Free SEO Guide
Getting into search engine optimisation can be a tricky task as you wade through all the blogs, SEO guides, SEO guide and other instructional articles available online. Knowing what’s what can take a while, but there are certain terms that everyone with a website should know.
To start off, you’ll need to know what SEO (search engine optimisation) entails. This is the process of trying to raise the profile of a website, by increasing its traffic through increased rankings on search engines, particularly Google. SEO is comprised of many ongoing tasks, often small in nature, but each contributing to an overall success. Many of these are detailed below.
Your initial research should be used to discover your keywords and phrases. These are the terms that relate to your site that are most likely to draw in visitors to your site. The ideal mix is a term that gets high search volume but doesn’t have many sites competing for the search engine rankings. With small or new sites, you may want to consider long tail keywords – phrases that are longer but a lot more specific to searchers who may look to make an immediate purchase of goods or services from your site. It’s generally easier to rank well in the SERPs (search engine results pages) for long tail phrases. These keywords are important to use in your site’s copy and as anchor text in links, although keyword density (the practise of repeating keywords a certain number of times in copy) is archaic, having the keywords in the right areas is more important.
Using Google Analytics
Finding out who comes to your site can be done using an analytics package such as Google Analytics which can show important metrics such as conversion rate (the percentage of visitors that make purchases) and the bounce rate (the percentage of visitors who immediately leave your site). This information can be used to find out problem areas on your site, such as a certain page or product that doesn’t lead to a sale, and could do with rewording or a redesign.
Pagerank Does it Matter?
PageRank is often used as a judgement of how successful and popular a website is, ranging from 0 to 10 (best). This is a Google-specific ranking based on aspects such as age, backlinks and site quality. PageRank is often used as an indicator to those practising SEO as to whether a site is worth gaining a backlink from. The ranking system gets its name from Google supremo Larry Page and can be seen on every site by downloading a suitable toolbar.
Importance of Backlinks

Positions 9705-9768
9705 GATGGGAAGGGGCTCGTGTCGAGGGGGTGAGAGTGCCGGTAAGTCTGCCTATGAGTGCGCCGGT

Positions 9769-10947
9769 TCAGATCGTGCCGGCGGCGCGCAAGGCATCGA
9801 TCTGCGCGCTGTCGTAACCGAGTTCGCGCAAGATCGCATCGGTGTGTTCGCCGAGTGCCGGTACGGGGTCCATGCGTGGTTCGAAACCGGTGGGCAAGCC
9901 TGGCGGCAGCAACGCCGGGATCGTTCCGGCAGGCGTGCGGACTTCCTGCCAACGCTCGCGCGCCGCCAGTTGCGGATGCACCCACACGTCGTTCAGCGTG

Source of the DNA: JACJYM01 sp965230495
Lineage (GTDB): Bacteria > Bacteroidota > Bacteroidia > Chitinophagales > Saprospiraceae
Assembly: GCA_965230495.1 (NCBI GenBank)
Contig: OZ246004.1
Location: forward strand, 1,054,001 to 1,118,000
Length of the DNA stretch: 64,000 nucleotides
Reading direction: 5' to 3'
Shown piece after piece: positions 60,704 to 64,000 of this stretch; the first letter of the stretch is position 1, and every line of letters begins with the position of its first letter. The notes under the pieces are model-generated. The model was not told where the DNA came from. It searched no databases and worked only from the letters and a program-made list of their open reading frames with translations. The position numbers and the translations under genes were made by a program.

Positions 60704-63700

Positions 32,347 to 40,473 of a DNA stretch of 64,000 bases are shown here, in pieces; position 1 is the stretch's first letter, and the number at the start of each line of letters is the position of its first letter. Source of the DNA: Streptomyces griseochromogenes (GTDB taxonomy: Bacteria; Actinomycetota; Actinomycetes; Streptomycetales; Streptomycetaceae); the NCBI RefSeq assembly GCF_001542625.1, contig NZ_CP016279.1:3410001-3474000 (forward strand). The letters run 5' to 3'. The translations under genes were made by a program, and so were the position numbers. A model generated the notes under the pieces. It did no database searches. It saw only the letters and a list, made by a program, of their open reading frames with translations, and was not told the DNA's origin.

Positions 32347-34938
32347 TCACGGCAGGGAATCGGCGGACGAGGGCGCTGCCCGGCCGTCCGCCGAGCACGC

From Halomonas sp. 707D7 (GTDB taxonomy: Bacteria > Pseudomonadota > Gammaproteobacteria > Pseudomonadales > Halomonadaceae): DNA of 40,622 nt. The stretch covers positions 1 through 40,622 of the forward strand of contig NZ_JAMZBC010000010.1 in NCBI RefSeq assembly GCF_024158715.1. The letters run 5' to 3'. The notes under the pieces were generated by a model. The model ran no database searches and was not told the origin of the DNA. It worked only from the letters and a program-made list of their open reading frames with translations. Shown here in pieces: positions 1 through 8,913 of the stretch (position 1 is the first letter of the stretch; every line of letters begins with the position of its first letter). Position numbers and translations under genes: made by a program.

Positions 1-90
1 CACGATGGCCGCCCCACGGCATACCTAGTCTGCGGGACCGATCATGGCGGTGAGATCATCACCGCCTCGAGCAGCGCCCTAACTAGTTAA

Backlinks are one of the most important aspects of SEO. Originally, search engines used to count one link as one vote for a site so the more backlinks your site had, the more popular it was seen as. This led to link farms and Google started to attribute value to links, depending on anchor text and how trustworthy the linking site is. Link farms became popular with those who use black hat SEO techniques and quickly lost their worth. Black hat SEO regards dubious practises and if often associated with people trying to trick Google, rather than playing to its guidelines like white hat SEO followers.
Reciprocal links (or exchanging links) is the practise of webmasters linking to each other’s sites, but, like link farms and directories, this too has become less worthwhile in the algorithm in recent times. The algorithm is an unknown formula used by Google and other search engines to judge the value of sites, although various educated guesses have been made, no one outside the Mountain View headquarters knows the specific details.
Passing through editorial value was seen as a sign of trust and led to a boom in article directories, although these have recently lost a lot of power due to the panda update. Yahoo Site Explorer is one of the most popular tools for keeping track of backlinks.
Internal linking is also a vital part of your link strategy, although set slightly apart from your backlinks. This practise involves creating anchor-text-rich links between pages on your site, showing search engine spiders the important terms on your pages and helps them to find all your pages, as well as keeping them travelling on your site for as long a time as possible. Make sure to use good keywords as your anchor texts rather than phrases such as ‘Click here’ or ‘Read more’. It’s also important to have header tags (h1, h2, up to h6) in your content. The most important words or phrases should be in the h1 with supporting keywords shown in the later headers.
An outbound link is common in blogs and news articles, linking to relevant sites on similar topics. This again shows Google which topics your site deems as important and if you’re linking to respected sites this can be seen as a positive indication, although can also boost the backlinks and SEO value of competing sites.
Gist of Meta Data and Tags
Meta Tags can relate to three main elements: title, description and keywords. The title is an important area to tell users and search engines about your content and these should change for each page of your site. There are many different thoughts to best practise although one of the most popular is to split each page into three sections: Page Specific Information | Category Information | Branding. There is a limit to characters that will be shown in search results – for a long time thought to be 70 – but this is changing all the time.
The description can be useful for keywords and often, although not always, is the snippet shown on SERPs. Meta keywords have ceased to be useful for a long time on Google, although may still hold importance on smaller search engines, and having no keywords may be seen as a negative indicator.
There are many other phrases that you’ll come across in your SEO life, but knowing the basics in this SEO guide will help set you on the right path. Once you start to set all the pieces together